Monday, July 09, 2007

Theorists in diaspora

Passing the time, two former theoretical physicists analyze a research article which only just appeared on the web. Between them, they manage over a billion dollars in hedge fund assets. While their computers process data in the background, vacuuming up nickels from the trading ether, the two discuss color magnetic flux, quark gluon plasma and acausal correlations.

For fun, one of the two emails the paper to a former colleague, a humble professor still struggling with esoteric research...

Quark-gluon plasma paradox

D. Miskowiec

Gesellschaft fur Schwerionenforschung mbH, Planckstr. 1, 64291 Darmstadt

Based on simple physics arguments it is shown that the concept of quark-gluon plasma, a state of matter consisting of uncorrelated quarks, antiquarks, and gluons, has a fundamental problem.

The result? The following email message.

Dear Dr. Miskowiec,

I read your interesting preprint on a possible QGP paradox. My
comments are below.

Best regards,

Stephen Hsu

In the paper it seems you are discussing a caricature of QGP, indeed a straw man. I don't know whether belief in this straw man is widespread among nuclear theorists; perhaps it is. But QGP is, after all, merely the high temperature phase of QCD.

There *are* correlations (dynamics) that lead to preferential clustering of quarks into color neutral objects. These effects are absent at length scales much smaller than a fermi, due to asymptotic freedom. It is only on these short length scales that one can treat QCD as a (nearly) free gas of quarks and gluons. On sufficiently long length scales (i.e., much larger than a fermi) the system would still prefer to be color neutral. While it is true that at high temperatures the *linear* (confining) potential between color charges is no longer present, there is still an energetic cost for unscreened charge.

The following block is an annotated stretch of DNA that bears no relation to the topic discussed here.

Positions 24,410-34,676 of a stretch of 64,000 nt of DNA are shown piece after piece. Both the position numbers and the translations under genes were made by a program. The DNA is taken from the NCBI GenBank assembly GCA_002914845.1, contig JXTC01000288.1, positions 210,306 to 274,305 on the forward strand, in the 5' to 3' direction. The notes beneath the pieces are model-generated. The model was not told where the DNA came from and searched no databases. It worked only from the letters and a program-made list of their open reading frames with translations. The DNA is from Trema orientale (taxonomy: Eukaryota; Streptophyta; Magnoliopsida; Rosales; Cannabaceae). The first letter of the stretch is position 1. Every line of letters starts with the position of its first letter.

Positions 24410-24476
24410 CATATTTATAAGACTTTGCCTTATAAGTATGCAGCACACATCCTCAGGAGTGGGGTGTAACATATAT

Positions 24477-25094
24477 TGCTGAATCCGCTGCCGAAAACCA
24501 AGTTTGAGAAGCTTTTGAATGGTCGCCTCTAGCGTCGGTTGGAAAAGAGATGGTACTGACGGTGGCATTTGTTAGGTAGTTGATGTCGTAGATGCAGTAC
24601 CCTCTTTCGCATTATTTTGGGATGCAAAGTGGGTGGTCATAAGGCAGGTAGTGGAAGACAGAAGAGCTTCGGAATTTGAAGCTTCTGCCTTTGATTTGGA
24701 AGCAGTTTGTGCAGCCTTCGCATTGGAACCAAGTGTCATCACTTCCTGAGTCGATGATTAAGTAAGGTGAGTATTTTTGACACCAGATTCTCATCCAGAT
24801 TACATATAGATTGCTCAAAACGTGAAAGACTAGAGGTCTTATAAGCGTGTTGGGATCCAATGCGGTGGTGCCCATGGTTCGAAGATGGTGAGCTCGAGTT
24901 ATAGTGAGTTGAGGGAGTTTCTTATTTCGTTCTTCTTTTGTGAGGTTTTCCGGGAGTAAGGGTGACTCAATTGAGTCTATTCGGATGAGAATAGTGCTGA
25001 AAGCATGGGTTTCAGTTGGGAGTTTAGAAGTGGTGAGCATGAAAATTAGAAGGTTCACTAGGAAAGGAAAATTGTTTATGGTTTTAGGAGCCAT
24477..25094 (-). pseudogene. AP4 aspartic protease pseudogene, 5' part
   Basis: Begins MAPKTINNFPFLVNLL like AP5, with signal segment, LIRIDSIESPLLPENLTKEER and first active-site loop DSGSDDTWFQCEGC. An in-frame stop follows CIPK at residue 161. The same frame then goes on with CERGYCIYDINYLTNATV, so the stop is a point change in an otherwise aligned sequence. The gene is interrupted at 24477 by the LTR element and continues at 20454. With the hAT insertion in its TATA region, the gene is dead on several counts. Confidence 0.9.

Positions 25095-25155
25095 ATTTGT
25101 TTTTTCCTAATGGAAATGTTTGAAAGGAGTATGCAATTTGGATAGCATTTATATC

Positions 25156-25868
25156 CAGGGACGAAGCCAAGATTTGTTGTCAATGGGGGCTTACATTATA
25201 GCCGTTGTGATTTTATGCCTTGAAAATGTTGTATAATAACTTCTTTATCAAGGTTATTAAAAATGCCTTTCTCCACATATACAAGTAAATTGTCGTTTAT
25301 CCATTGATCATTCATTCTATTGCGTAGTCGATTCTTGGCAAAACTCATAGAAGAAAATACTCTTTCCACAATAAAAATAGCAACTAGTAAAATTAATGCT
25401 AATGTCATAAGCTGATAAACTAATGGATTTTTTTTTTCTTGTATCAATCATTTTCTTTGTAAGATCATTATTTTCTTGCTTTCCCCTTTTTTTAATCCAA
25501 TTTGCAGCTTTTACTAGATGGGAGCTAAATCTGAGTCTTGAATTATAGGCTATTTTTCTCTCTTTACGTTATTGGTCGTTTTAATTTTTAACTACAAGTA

It's a standard result in finite temperature QCD that, even at high temperatures, there are still infrared (long distance) nonperturbative effects. These are associated with a scale related to the magnetic screening length of gluons. The resulting dynamics are never fully perturbative, although thermodyamic quantities such as entropy density, pressure, etc. are close to those of a free gas of quarks and gluons. The limit to our ability to compute these thermodynamic quantities beyond a certain level in perturbation theory arises from the nonperturbative effects I mention.

Consider the torus of QGP you discuss in your paper. Suppose I make a single "cut" in the torus, possibly separating quarks from each other in a way that leaves some uncancelled color charge. Once I pull the two faces apart by more than some distance (probably a few fermis), effects such as preferential hadronization into color neutral, integer baryon number, objects come into play. The energy required to make the cut and pull the faces apart is more than enough to create q-qbar pairs from the vacuum that can color neutralize each face. Note this is a *local* phenomenon taking place on fermi lengthscales.

I believe the solution to your paradox is the third possibility you list. See below, taken from the paper, bottom of column 1 p.3. I only disagree with the last sentence: high temperature QCD is *not* best described as a gas of hadrons, but *does* prefer color neutrality. No rigorous calculation ever claimed a lack of correlations except at very short distances (due to asymptotic freedom).

...The third possibility is that local correlations between quarks make some cutting surfaces more probable than the others when it comes to cutting the ring and starting the hadronization. Obviously, in absence of such correlations the QGP ring basically looks like in Fig. 3 and no preferred breaking points can be recognized. If, however, some kind of interactions lead to clustering of quarks and gluons into (white) objects of integer baryon numbers like in Fig. 4 then starting hadronization from several points of the ring at the same time will not lead to any problem. However, this kind of matter would be hadron resonance matter rather than the QGP.


Anonymous said...

That was one of the most informative "string theory" papers I've read in some time.

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